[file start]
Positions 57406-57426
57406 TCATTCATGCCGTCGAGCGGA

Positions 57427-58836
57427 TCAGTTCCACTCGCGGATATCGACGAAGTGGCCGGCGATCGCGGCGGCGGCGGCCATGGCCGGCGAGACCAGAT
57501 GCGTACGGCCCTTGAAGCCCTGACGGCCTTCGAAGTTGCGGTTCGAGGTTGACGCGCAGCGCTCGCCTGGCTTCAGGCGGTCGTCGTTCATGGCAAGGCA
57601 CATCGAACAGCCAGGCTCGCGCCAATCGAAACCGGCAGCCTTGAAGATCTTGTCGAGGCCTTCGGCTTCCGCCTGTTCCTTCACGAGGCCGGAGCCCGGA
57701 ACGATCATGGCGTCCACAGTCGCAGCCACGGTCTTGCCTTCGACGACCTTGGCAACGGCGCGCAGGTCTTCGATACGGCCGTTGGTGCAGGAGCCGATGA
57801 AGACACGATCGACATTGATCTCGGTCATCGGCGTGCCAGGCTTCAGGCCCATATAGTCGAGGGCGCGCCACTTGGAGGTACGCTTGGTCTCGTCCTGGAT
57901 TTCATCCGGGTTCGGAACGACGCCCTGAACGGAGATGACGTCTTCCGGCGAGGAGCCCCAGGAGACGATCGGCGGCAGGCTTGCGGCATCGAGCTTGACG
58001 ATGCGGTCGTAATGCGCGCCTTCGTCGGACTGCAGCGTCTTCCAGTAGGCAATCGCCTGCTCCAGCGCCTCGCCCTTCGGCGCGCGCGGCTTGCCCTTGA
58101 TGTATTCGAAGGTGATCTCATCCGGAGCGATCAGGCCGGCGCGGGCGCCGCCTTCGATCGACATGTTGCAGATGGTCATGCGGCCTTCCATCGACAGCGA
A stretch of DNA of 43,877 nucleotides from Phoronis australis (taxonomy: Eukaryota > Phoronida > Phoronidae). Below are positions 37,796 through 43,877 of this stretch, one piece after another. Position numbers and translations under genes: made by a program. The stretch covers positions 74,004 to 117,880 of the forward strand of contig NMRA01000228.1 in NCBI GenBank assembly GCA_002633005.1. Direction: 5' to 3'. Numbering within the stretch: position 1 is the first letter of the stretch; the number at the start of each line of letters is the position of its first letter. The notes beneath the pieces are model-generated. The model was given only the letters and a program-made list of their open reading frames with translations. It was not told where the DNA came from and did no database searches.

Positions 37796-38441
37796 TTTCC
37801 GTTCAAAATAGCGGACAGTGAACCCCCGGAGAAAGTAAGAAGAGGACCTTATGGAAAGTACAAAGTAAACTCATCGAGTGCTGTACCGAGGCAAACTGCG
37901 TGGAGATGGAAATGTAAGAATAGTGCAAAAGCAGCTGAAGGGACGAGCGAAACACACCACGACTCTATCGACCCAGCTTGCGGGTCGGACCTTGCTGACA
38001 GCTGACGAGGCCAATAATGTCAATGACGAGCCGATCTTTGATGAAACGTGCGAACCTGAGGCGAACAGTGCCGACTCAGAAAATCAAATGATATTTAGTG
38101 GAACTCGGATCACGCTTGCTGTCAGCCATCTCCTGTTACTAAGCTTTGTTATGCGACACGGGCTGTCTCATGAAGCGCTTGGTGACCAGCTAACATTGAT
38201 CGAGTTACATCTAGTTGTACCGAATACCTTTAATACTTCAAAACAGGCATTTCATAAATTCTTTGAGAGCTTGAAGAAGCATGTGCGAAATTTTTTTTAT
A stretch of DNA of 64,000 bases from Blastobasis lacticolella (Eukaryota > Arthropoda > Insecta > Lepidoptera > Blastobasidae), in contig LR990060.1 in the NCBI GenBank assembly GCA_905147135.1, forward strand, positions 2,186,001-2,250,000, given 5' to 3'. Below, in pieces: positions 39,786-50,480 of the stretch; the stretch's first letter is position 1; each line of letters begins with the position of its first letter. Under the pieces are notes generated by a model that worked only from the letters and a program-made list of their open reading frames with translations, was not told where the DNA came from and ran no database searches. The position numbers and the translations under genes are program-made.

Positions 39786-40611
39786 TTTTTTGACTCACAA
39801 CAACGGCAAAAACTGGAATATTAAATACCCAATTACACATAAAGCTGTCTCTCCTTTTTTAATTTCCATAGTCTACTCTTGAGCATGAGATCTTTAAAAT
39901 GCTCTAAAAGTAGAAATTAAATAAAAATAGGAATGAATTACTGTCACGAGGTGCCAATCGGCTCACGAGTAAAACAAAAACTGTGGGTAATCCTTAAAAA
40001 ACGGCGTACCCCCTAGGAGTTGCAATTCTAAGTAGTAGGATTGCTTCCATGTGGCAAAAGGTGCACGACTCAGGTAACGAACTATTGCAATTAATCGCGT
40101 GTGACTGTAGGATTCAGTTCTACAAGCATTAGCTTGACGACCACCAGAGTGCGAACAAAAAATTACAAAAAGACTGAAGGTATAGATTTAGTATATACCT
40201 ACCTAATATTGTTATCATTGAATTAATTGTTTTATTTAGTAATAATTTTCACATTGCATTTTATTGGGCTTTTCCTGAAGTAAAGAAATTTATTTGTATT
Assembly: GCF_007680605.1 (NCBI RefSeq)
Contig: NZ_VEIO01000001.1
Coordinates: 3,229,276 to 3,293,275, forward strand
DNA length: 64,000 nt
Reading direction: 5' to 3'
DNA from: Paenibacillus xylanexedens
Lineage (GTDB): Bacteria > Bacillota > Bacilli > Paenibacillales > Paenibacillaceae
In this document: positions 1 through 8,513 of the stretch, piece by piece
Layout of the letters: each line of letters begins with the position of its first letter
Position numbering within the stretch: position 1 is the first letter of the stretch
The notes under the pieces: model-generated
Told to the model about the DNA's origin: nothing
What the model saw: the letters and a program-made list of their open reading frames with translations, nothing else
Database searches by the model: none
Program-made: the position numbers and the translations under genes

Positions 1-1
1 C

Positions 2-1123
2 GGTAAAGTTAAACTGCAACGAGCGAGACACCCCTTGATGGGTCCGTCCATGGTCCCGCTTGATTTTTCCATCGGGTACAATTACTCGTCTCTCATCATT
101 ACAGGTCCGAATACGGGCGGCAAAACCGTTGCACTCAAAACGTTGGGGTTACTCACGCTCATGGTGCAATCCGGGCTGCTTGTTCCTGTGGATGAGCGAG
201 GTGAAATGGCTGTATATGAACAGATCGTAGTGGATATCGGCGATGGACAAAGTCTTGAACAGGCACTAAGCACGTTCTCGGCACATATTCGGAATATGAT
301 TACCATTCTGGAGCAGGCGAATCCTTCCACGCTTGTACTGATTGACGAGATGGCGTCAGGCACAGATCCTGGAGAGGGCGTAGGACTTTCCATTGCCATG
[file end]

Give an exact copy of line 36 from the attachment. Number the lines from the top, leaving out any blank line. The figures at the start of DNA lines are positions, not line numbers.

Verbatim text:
Layout of the letters: each line of letters begins with the position of its first letter